Powder coatings are gaining popularity in European, U.S. and Asia-Pacific markets because they do not emit VOCs, and they are efficient and durable. Recent innovations in powder coating technology are opening new markets as more applications become attainable. Powder coatings are available in high and low gloss, metallic or satin finishes and an unlimited range of color.
Special-effect pigments can create unique and exciting visual effects in powder coatings. They are compatible in virtually all resin systems, and many are available for durable exterior and industrial applications.
The Benefits of Powder Coatings
New alternative - Powder coatings do not release VOCs during the curing process. This benefit makes these coatings viable alternatives to the more traditional solvent- and waterborne coatings.
Efficient - Powder coatings are highly efficient because its components are 100% solid, and little or no waste is produced. There is no need for solvent-capturing systems. If necessary, a spray booth can be installed in a relatively small area. In addition, liquid manufacturing systems usually can be changed easily into powder systems, because the conveyer and curing equipment are interchangeable. While a capital expenditure is necessary to replace the liquid delivery system, it often quickly pays for itself through improved efficiency.
Durable - Powder coatings are more highly resistant to acid rain and ultraviolet rays from the sun than liquid coatings. They withstand weather, abuse and the rigors of everyday use, and are chip- and scratch-resistant. They are already being used effectively on products that demand durability, such as architectural building panels and window extrusions, office furniture, outdoor furniture, appliances, children's toys, bicycles, automotive rims, and motorcycles.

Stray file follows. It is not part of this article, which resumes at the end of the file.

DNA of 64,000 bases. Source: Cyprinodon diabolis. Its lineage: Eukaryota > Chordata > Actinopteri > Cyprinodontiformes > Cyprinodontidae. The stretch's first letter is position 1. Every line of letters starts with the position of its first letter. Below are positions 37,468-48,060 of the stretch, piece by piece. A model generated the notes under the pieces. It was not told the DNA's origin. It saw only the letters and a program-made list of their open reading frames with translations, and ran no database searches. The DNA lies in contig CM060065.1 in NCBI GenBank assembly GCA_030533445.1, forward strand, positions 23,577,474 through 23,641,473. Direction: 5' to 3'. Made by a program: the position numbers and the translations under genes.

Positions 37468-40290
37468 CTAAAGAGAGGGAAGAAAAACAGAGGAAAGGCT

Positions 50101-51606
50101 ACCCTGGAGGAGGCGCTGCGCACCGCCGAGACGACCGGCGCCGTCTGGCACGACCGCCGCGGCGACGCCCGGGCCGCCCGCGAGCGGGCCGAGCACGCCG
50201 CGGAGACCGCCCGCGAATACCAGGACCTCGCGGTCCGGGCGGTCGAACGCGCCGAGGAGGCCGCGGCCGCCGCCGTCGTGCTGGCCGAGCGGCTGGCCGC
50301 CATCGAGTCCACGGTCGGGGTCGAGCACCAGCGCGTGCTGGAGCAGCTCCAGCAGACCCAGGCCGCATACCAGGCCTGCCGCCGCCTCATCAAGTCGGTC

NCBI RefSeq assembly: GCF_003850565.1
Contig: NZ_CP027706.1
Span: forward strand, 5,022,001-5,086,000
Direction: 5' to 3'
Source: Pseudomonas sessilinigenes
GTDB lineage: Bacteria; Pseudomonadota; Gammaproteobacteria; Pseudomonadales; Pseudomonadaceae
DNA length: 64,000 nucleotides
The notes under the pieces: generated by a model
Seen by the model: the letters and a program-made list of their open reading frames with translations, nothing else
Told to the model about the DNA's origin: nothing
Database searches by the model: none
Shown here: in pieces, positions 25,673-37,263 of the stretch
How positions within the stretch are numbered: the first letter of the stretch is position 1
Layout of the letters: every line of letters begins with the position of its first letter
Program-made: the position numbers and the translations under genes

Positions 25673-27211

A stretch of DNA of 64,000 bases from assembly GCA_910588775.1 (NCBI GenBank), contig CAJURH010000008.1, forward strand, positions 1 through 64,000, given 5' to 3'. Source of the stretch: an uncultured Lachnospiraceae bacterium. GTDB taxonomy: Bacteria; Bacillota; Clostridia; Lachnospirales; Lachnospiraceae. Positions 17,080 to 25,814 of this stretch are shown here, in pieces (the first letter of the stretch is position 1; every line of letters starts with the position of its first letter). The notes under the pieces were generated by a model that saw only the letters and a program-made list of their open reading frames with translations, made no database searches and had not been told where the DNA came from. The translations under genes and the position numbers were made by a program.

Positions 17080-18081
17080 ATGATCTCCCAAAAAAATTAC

Special-Effect Pigments in Powder Coatings
The use of special-effect pigments in powder coatings is also gaining popularity. Because of their ease of application and safety benefits, as well as their decorative appeal, effect pigments are gaining market share over metallics in the powder-coating industry.
The largest market for effect pigments is architectural coatings, which consist of aluminum panels and profiles. Gray metallic shades are the most popular colors for these applications, and can be achieved by combining black or gray powder coatings with exterior white pearlescent pigments. Mica-based effect pigments are a cost-effective and more durable alternative to aluminum pigments. Metallic pigments require an additional topcoat of clear resin to add durability and reduce tarnishing; mica-based effect pigments do not, because they are chemically inert.
Effect pigments cannot be incorporated into powder resins using the traditional melt-mix procedure through an extruder, followed by pulverization and classification. This process would cause the pigments to fragment, resulting in little or no luster. Alternatively, the dryblending or bonding processes may be used.
The dryblending process was developed specifically to handle fragile pigments. It involves mixing the finished, ground and classified powder coating with the effect pigment using a gentle or low-shear mixer such as a P/K tumbler or mechanical mixer (Henshel or Littleford/Day at low rpm and short cycle). The homogeneous pearl/powder blend is then ready for powder coating.
In the bonding process, the powder resin is heated slightly above its softening point and mixed with the effect pigment. The pigment adheres to the tacky resin and is considered a single unit. Independent companies will bond effect pigments for a processing fee.
Dryblended effect pigments are typically used at loadings of 3-5% and mixed with the powder coating to produce a metallic effect. Bonded materials can be used at a higher concentration. Some applicators use effect pigments at very low concentrations (e.g., 0.25% to 1.0%) to act as a toner. The overall usage level depends on the desired finish.
Effect pigments can be combined with transparent colorants to form various colors. Opaque colorants and minerals should be avoided because they mask the benefit of effect pigments. Most commercially available powder coatings are not designed to be transparent bases and are therefore not optimally suitable for dryblending with effect pigments. In these cases, large-particle-size pigments will yield the greatest effect. If possible and economical, a two-stage process provides the brightest effect appearance: 1) an opaque color is sprayed first and partially cured; and 2) the effect pigment is dispersed in a clear powder and fully cured. The transparency of effect pigments creates a sense of depth in the coating.